David Gordon has kindly let us have his thoughts on Junior’s ‘shopping list’ and repeats his long standing offer to give him space in the Belfast Telegraph to put his own case in the matter… There are many more questions than answers…By David Gordon
One key question stands out on the revelations about Ian Paisley jnr’s St Andrews shopping list.
The junior Minister has argued that his constituency requests were raised with direct rule Ministers “on the margins over a cup of tea at various meetings”.
He also maintains they were not connected to the talks on restoring devolution, and that he did not ask for them to be raised with the Prime Minister.
So why did the Northern Ireland Office take them so seriously?
Why were they brought to Tony Blair personally, who was fairly busy at the time, not just with the Northern Ireland negotiations but with yet another Iraq-related crisis?
“The Prime Minister has considered your requests and has agreed that we should try to respond positively,” stated Minister David Hanson, in a letter to Mr Paisley jnr on the crucial last day of the St Andrews talks.
Mr Hanson added: “This letter should be regarded as a statement of intent.”
Could it possibly have been that the NIO saw the North Antrim MLA as central to its task at St Andrews?
After all, he was not just a key party figure and negotiator, but the son of the one man who could single-handedly kill or seal a power-sharing deal.
It would hardly have been surprising if the direct rule team had been keen to keep Ian jnr happy.
And that would mean he had more leverage with the NIO at St Andrews than at any time previously.
Other DUP MLAs could be forgiven for feeling put out, given the new revelations.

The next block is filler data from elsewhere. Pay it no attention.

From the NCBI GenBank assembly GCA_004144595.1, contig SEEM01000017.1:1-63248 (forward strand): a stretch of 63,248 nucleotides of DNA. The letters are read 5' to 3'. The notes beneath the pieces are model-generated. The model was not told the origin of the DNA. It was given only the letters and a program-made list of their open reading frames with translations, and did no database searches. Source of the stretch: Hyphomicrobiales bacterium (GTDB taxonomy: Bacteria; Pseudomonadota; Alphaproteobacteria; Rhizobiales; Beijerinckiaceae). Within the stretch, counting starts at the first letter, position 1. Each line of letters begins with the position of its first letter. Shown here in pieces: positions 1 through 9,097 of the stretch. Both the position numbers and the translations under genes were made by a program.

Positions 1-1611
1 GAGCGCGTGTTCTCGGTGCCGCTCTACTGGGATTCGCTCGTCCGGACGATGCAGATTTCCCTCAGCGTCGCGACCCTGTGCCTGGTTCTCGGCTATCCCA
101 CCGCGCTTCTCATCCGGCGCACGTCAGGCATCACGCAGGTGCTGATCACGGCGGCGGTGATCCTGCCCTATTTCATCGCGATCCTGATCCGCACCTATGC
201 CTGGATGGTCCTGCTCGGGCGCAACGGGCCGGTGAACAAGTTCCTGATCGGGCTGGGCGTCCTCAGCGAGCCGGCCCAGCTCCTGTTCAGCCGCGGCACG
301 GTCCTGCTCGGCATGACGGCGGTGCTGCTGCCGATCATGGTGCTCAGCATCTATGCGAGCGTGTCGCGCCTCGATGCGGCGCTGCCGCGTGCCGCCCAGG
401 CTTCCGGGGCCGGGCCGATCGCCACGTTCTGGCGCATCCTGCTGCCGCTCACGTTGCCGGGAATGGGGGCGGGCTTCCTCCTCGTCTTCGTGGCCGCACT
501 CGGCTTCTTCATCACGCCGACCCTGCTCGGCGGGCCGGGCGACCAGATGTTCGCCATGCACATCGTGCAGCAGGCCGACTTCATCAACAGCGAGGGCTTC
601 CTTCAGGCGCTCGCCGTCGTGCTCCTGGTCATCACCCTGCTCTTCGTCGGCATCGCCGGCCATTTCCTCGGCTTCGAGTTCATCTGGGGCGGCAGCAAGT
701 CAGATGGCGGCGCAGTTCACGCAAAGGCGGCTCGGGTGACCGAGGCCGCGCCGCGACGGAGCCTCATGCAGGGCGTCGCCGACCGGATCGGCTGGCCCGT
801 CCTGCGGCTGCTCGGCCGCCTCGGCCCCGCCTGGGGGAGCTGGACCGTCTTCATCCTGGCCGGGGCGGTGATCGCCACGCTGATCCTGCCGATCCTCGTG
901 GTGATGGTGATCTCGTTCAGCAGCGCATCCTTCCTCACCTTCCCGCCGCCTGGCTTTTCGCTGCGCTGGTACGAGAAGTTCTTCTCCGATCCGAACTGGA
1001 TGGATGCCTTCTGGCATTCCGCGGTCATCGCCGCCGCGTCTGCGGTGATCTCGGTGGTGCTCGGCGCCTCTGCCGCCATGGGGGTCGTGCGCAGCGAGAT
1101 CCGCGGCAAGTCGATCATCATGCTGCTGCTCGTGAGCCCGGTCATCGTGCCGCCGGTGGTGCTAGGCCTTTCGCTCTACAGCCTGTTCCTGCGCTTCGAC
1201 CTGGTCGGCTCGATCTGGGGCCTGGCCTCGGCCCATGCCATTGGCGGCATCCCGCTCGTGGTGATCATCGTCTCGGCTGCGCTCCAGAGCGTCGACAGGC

Did any of them get the chance to submit constituency requests to the PM?
The answer appears to be no.
And what about the list itself?
To what extent did it reflect the main issues facing North Antrim in October 2006?
There is nothing on it regarding health or education facilities, for example.
And it seems somewhat bizarre that Mr Blair was being asked to consider constituency-level planning issues well below the radar of his normal responsibilities.
Also, if North Antrim constituents had been polled on their top priorities, would they have listed planning approval for a resort spa with 200 homes?
Would their main goals also have included development opportunities for businessman Seymour Sweeney at the Giant’s Causeway and Ballee, Ballymena?
That question, I believe, will be added to those already asked about lobbying on issues related to Mr Sweeney’s business interests.
Should Mr Paisley jnr, for example, have lobbied for a Sweeney holiday home development near Bushmills and later bought one of the properties himself?
Why, until recently, was this house still registered with the Land Registry in the name of Mr Sweeney’s wife?
Why was a public body told by Ian Paisley snr that the developer’s Causeway centre plans had the support of world heritage body UNESCO — a claim that UNESCO has flatly denied.
Should Mr Paisley jnr have lobbied fellow Stormont Minister Margaret Ritchie last year on the sale of the Ballee land — to ex-owners who planned to sell it on to Mr Sweeney and others?
The Belfast Telegraph would like to ask such questions to Mr Paisley jnr personally.
But he has not taken up a long-standing offer of a detailed interview to put his case.
That offer still stands.
Mick is founding editor of Slugger. He has written papers on the impacts of the Internet on politics and the wider media and is a regular guest and speaking events across Ireland, the UK and Europe. Twitter: @MickFealty